Minnesota Governor signed the Right to Repair Law on Wednesday
MOORHEAD, Minn. (Valley News Live) - Minnesota Governor Tim Walz signed the Right to Repair Law on Wednesday as part of the Commerce Omnibus Bill.
This legislation requires manufacturers to make available parts, tools and repair information to consumers and independent repair shops. The law covers all electronics except video consoles, specialized cybersecurity and critical infrastructure devices, medical devices, motor vehicles, off-road vehicles, farm and construction equipment.
Some of the excluded items already have memorandums of understanding that allow repairs to be made. The new law will go into effect on July 1, 2024.
“This may be the biggest bill passed this session that no one is talking about,” said Senator Rob Kupec. “The purpose of the Fair Repair Act is four-fold. If gives consumers the choice, especially in greater Minnesota, of where to bring their electronic products for repair. It supports small businesses and guarantees free market access to all. It also helps reduce the growing amount of e-waste that is harming our environment.”
“This is the biggest Right to Repair win to date. Minnesotans know that when things break, you fix them. And when manufacturers refuse to let us access what we need for the repair, you fix the law to make them cooperate,” said Nathan Proctor, senior director for U.S. PIRG’s Right to Repair campaign. “Repairs cut waste and save consumers money. It’s common sense, and it is becoming increasingly clear that manufacturers’ attempts to thwart repair will no longer be tolerated. Minnesota won’t be the last state to codify that.”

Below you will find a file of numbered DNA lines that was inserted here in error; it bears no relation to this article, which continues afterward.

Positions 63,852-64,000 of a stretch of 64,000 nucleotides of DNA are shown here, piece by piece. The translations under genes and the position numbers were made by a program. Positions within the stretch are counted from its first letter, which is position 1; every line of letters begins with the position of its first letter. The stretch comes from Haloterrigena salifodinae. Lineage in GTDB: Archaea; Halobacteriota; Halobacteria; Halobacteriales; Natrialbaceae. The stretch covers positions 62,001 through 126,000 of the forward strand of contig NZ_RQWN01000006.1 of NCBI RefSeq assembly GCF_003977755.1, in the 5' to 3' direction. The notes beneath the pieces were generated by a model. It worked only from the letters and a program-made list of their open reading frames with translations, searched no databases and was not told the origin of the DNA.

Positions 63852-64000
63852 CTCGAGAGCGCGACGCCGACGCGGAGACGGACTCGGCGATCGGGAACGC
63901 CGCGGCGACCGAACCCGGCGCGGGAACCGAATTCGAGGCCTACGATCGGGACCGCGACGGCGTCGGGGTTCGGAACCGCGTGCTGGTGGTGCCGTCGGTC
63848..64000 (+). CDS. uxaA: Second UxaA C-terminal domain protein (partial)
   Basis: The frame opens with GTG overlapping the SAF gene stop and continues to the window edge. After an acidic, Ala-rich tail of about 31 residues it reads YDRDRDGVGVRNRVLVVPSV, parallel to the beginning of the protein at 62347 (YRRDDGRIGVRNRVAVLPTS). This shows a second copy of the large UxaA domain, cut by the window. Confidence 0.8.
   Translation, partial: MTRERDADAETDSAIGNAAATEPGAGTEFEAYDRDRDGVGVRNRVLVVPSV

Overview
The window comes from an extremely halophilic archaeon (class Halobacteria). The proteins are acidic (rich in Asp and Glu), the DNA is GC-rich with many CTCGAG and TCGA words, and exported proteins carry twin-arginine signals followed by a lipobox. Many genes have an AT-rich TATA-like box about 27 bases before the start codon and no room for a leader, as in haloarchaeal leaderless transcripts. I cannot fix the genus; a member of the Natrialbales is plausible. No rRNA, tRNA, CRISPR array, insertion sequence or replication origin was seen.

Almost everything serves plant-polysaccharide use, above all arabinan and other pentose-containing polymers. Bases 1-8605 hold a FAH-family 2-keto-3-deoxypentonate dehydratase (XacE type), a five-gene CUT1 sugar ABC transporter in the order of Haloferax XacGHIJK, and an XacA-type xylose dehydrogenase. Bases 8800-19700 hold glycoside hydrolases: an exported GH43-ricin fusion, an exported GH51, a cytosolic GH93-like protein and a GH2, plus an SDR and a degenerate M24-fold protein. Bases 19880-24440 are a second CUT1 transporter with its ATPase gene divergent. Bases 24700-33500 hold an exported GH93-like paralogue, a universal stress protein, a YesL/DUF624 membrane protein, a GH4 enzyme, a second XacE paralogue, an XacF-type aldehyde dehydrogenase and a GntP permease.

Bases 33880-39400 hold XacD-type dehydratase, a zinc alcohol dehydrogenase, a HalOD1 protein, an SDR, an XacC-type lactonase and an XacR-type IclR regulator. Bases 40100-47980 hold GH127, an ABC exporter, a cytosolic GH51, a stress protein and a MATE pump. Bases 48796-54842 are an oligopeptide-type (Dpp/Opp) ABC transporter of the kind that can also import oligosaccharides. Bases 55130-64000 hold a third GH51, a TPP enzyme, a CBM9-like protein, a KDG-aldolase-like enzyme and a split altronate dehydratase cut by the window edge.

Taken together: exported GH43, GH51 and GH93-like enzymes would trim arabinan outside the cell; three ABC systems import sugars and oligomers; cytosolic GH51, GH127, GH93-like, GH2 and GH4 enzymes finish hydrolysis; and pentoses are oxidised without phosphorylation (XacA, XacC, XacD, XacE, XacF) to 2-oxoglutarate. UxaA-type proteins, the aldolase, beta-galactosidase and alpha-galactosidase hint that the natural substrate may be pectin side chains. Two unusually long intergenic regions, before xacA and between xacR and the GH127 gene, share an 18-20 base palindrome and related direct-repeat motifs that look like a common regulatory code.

Minnesota becomes the fourth state to enact a Right to Repair law, and only the second to pass a bill covering multiple industries. Colorado has enacted legislation covering powered wheelchairs and farm equipment, while Massachusetts has passed multiple measures concerning automobiles. New York passed somewhat-broad electronics bill last year, and Minnesota has improved upon that breakthrough bill, removing loopholes and expanding the range of equipment covered.
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